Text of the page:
In our daily pursuit of building better apps, we as developers need to take many things into consideration in order to stay on track, one of which is to make sure that our apps do not crash. A common cause of crashes are memory leaks. This particular problem can manifest itself in various forms. In most cases we see a steady increase in memory usage until the app cannot allocate more resources and inevitably crashes.

In Java this often results in an OutOfMemoryException being thrown. In some rare cases, leaked classes can even stick around for long enough to receive registered callbacks, causing some really strange bugs and all too often throw the notorious IllegalStateException.

The purpose of this post is to promote a deeper understanding of memory management, especially in Java. The general architecture, management of threads and handling of running HTTP requests shown are not ideal for a production environment and merely serve as carrier of the point being made: Memory leaks in Android is a thing to be considered.

Registering listeners
This shouldn’t really be a problem but all too often I see calls to various register methods but their unregister counterparts are nowhere to be seen. This is a potential source of leaks, since these methods are clearly designed to be balanced off by each other. Without calling the unregister method, the instance will probably keep a reference around long after the referenced object has been terminated and will thus start leaking memory. In Android this is especially troublesome if that object is an activity, since they often hold a large amount of data.

All we need to set this up is the system service itself and a callback to receive the updates. Here we implement the location interface in the activity itself, meaning that the LocationManager will hold a reference to our activity. Now if the device were to be rotated, a new activity would be created replacing the old one already registered for location updates. Since a system service will most definitely outlive any activity, the LocationManager will still hold a reference to the previous activity, making it impossible for the garbage collector to reclaim the resources still tied to that particular activity, resulting in memory being leaked. Repeated rotation of the device will then cause non-reclaimable activities to fill up the memory, ultimately leading to an OutOfMemoryException.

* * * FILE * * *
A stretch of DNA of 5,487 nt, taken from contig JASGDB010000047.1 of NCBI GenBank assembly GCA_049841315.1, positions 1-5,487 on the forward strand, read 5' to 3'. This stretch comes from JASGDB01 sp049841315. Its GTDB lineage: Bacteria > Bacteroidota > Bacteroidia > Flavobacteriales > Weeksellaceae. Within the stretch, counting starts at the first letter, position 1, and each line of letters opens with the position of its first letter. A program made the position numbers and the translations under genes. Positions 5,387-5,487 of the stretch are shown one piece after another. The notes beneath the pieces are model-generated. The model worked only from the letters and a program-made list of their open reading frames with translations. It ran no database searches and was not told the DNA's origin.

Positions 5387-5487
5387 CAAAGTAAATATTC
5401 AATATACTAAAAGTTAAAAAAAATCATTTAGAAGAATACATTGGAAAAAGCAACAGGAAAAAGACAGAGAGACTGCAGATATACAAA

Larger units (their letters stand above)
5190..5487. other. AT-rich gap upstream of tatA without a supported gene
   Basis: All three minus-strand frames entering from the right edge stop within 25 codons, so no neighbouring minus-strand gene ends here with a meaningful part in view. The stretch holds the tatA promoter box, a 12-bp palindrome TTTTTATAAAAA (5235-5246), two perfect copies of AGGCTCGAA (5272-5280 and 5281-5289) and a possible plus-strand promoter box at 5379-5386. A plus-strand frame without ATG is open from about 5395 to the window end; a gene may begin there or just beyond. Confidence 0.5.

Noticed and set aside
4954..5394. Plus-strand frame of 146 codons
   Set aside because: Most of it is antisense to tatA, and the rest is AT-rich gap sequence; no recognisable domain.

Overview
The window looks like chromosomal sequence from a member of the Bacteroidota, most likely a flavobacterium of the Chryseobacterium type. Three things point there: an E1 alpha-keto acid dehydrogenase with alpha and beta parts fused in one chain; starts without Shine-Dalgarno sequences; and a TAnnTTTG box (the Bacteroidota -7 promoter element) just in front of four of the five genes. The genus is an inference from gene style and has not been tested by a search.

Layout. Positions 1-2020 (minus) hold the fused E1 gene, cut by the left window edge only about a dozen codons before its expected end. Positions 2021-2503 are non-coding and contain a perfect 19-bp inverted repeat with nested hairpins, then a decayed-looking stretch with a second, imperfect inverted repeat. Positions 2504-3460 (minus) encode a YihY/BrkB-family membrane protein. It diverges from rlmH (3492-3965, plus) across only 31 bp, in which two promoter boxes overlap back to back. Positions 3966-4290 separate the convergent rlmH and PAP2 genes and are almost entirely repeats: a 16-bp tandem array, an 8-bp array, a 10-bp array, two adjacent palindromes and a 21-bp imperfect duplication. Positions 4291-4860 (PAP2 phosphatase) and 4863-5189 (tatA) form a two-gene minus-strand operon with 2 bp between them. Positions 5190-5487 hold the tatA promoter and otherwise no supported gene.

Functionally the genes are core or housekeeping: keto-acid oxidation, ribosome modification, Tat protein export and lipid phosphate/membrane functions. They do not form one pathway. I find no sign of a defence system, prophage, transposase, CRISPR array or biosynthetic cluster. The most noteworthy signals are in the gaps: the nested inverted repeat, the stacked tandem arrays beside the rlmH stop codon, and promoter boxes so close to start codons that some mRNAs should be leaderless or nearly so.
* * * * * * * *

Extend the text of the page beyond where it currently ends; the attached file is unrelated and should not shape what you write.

But in order to fix a memory leak, we first have to be able to find it. Luckily Android Studio has a built in tool called Android Monitor we can use to observe memory usage among other things. All we really have to do is open the Android Monitor and go to the Monitors tab to see how much memory is used and allocated in real time.

Any interactions causing resource allocation will be reflected here, making it an ideal place for keeping track of your application’s resource usage. In order to find our memory leak, we need to know what the memory contains at a point in time when we suspect that memory has been leaked. For this particular example, all we have to do is start our application, rotate the device once and then invoke the Dump Java Heap action (next to Memory, the third icon from the left). This will generate a hprof file, which contains a memory snapshot at the time we invoked the action. After a couple of seconds, Android Studio automatically opens up the file, giving us a neat visual representation of the memory for easy analysis.
I will not go into depth about how to navigate the huge memory heap. Instead I’ll direct your attention to the Analyzer Tasks in the upper right corner of the screenshot below. All you have to do to detect the memory leak introduced in the example above is to check Detect Leaked Activities and then press play to get the leaked activity to show up under Analysis Results.